The upcoming release of Vampire Clay, a movie in which possessed clay comes to life with flesh eating gusto, has had me wondering about movies in which inanimate objects kill people. We have dolls, cars, tomatoes, refrigerators, beds, video tapes, tires—the list goes on and on. Pretty much anything that can kill someone has been filmed killing someone. Except, oddly enough, for one household object.
The humble gun.
In this age of imaginative bankruptcy, where everyone is looking for some hook to get noticed, and in the ongoing American social and political climate, I’m dumbfounded to think that no stupid shithead has come up with the idea of a gun coming to life and ruthlessly killing people as a central movie theme. But don’t worry folks. I’m a stupid shithead, and I’m more than happy to take you on a tour of what a movie about a killer gun might just look like.
Imagine how much scarier The Birds would have been, if the birds were actually guns.
Tagline: Guns Don’t Kill People… Until NOW!
The setup takes place in present-day America. TV footage of arguing politicians, demonstrations in streets, talking heads yelling at each other. Tensions are high. Footage of a reporter, a young woman, comes more clearly onto the screen. She talks of another shooting death in the city. The death toll seems higher than ever.
This is Sally Parkfield. She’s a stalwart investigator searching for that big scoop to put her on the map. A string of unsolved gun-related murders have woven a mystery through the city. People have died alone in locked homes and cars, and the gun used is a suspicious WWII era model. Police are dumbfounded and won’t believe the one crazy homeless man that you always need to believe in movies like these. It’s a good thing Sally is there to listen, when he states that a gun floated down from the sky and shot the person right through his sixth story window. The gun was possessed, he claims. We soon find out the homeless man was right, in the following scene.
Now, it’s hard to ignore the truth with so many witnesses to the floating gun. The police eventually corner the pistol after it shoots down a man in an alley. The police try tasers and pepper spray to no effect. Then, they pull their pistols, but the guns fly off rather than harm one of their own. The gun shoots one officers dead and injures the other.
Sally, trying to run ahead of the rampaging cycle of headlines following the police attack, hears that one lone gun rancher out in the wilds of Montana has seemed to make peace with firearms of all kinds. She knows that if anyone is to solve this case, and if she’s to get her exclusive, she’ll need to visit this man.
Enter Conroy Steele. He’s a simple cowboy-type who knows the ways of the world far better than any over-educated city person could. Sally has to walk the last mile toward his home, past legions of Beware of Gun signs, but as soon as she arrives she’s struck by the man’s innate brilliance with firearms.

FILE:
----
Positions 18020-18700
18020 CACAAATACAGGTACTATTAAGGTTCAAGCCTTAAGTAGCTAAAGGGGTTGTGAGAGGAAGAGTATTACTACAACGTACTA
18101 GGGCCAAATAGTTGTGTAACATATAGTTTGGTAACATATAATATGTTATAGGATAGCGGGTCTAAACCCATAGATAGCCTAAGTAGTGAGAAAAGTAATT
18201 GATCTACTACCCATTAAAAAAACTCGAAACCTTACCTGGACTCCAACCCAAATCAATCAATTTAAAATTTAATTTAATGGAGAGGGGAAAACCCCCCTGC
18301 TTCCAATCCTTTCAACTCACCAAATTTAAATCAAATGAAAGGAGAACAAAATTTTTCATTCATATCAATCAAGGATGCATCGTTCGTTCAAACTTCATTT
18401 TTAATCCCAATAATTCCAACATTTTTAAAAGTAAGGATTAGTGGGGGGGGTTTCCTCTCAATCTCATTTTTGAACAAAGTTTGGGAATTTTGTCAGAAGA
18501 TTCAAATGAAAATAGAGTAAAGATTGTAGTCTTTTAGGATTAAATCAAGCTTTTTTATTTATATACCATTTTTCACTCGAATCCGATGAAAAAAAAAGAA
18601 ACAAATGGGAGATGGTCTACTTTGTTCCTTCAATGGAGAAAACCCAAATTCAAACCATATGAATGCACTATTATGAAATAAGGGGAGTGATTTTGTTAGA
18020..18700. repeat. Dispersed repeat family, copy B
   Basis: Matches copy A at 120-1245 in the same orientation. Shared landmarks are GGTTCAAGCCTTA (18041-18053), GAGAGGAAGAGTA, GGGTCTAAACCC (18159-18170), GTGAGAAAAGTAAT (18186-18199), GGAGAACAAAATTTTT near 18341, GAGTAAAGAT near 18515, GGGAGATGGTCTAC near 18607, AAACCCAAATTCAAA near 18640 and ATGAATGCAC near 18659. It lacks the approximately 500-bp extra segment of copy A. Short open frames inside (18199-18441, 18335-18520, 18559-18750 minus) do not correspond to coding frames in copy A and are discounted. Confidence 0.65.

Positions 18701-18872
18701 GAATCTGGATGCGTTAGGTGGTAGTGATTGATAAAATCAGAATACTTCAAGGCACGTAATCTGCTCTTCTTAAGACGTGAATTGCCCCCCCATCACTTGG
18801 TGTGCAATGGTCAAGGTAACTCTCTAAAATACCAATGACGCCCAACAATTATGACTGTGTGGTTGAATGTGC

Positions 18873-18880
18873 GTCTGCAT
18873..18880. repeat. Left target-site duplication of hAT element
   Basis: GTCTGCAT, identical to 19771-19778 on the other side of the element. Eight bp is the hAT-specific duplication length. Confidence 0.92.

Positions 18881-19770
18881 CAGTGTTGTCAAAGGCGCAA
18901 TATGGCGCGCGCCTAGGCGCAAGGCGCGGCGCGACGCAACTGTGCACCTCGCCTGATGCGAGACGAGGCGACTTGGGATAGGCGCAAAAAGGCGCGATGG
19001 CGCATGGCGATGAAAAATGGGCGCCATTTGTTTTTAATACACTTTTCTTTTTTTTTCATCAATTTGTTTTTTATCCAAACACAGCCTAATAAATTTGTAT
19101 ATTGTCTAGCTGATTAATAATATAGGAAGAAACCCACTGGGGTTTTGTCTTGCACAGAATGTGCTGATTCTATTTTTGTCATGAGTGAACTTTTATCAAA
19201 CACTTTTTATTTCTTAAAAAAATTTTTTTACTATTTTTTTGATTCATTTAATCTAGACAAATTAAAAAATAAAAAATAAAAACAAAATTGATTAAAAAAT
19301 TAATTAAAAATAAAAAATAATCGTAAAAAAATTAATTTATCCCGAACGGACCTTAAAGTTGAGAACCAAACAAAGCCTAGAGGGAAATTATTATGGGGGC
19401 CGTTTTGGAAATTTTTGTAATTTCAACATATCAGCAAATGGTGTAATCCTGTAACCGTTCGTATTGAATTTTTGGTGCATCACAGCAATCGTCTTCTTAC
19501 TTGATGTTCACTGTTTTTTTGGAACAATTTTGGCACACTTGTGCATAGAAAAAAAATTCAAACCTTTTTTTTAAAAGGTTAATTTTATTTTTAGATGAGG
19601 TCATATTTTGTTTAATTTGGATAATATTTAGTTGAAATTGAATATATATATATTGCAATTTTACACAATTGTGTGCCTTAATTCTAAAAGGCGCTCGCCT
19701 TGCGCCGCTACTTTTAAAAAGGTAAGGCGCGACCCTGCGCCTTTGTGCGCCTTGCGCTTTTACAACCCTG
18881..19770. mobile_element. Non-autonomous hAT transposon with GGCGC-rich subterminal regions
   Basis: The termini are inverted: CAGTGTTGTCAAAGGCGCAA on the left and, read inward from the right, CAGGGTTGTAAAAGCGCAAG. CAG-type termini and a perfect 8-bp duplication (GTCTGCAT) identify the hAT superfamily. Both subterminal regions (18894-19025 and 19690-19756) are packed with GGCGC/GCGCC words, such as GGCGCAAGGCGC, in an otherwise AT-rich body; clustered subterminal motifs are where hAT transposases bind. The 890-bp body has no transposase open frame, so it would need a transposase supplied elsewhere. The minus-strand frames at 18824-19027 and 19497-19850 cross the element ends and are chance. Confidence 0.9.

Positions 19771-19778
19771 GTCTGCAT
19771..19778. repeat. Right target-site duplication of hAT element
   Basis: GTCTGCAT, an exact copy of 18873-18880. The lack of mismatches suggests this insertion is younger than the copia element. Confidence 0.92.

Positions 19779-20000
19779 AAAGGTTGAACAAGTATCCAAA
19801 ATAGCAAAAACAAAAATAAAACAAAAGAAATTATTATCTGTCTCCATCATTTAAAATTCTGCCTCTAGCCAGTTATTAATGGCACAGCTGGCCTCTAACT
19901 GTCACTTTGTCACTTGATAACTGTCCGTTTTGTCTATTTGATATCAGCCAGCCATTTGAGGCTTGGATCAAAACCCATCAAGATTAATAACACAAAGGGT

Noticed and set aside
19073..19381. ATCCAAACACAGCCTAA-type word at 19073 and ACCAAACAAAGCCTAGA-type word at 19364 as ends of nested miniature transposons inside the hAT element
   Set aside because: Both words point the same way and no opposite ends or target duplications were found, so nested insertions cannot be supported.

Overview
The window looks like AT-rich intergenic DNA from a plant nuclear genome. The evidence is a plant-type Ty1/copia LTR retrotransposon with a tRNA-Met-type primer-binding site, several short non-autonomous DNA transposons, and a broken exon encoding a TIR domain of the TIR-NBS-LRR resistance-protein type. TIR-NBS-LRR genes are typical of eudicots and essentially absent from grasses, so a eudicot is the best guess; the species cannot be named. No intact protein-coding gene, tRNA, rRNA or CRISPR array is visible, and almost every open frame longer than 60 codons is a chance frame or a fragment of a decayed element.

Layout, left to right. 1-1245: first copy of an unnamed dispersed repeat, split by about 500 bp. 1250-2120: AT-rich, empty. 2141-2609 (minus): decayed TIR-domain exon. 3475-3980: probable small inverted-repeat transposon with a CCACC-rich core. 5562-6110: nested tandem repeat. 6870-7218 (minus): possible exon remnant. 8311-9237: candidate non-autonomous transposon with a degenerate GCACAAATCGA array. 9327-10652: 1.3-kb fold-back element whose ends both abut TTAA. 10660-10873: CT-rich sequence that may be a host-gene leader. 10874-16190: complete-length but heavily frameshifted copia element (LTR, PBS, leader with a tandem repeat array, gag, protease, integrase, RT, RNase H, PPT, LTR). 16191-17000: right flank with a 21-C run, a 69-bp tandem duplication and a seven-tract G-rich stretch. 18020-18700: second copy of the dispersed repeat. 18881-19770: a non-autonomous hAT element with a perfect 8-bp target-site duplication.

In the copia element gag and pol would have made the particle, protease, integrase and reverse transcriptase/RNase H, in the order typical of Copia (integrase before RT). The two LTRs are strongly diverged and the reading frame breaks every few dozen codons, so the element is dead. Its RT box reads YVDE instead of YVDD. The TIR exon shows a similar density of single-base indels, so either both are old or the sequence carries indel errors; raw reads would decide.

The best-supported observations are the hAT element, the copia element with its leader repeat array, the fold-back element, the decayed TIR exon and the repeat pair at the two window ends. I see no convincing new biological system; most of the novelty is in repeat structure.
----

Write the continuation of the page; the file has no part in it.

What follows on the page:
Sally explains the situation, but Conroy already knows and can already fix it. He’s been a gun man his whole life. Born from gun loins. He has oil in his blood, powder in his bones. City people could never understand how to tame a gun, how to treat it with the respect and dignity it deserves. He can explain why the gun is doing what it’s doing and how to stop it.
The two return to the city only to find the situation has worsened, and now the gun has amassed an army of disenfranchised sentient guns which are at war in the streets. To make matters worse, they also learn that the gun was of German origin and used by a top ranking SS officer in WWII.
Conroy teaches the army to treat their guns with peace and respect, to let them be free and not controlled by the hands and wills of any person or government entity. To partner with a good gun is to bond with its very soul. They all learn a lot about loving guns. But then the obvious bad guy double-crosses the group, revealing a huge reinforcement army of bad guns. Outranked and outnumbered, the army feels that failure is upon them. Good thing Conroy has one last trick up his sleeve.
With the best gun in the world, the army is essentially unstoppable, though the battle is hard and needlessly protracted to reach a 75 minute runtime. The best gun dies a hero’s death and is given a military funeral.
All seems well. The city is at peace with its guns. Violent crime is at an all-time low. Conroy is given the keys to the city, and Sally has the exclusive that finally earns her a prime-time seat. But Conroy returns to Montana with Sally tagging along, their mutual affection sparking like a match near gunpowder, and the two discover something horrible.
Now, that’s what you call a cliffhanger. Guess you’ll just have to wait to see how they handle this situation in Gun DIE 2: Right to Bear Harm!
Seriously, there’s no reason this franchise shouldn’t exist. It should have started as a slasher-era curio of the 80’s that morphed into a horrible parody of itself guest-starring Vanilla Ice in the 90’s, now gearing up for a gritty Netflix Original reboot that would promise to be very topical and very dark. The original director would be back on board and everything.
This is the timeline we’ve missed out on, folks. This is something that we could have had. People on internet forms should be arguing about exactly when this series about a sentient gun “jumped the shark,” but they’re not. No one is. It doesn’t exist. And everyone in the world is worse off for its absence.
Especially Vanilla Ice. Shit, he really needed that role.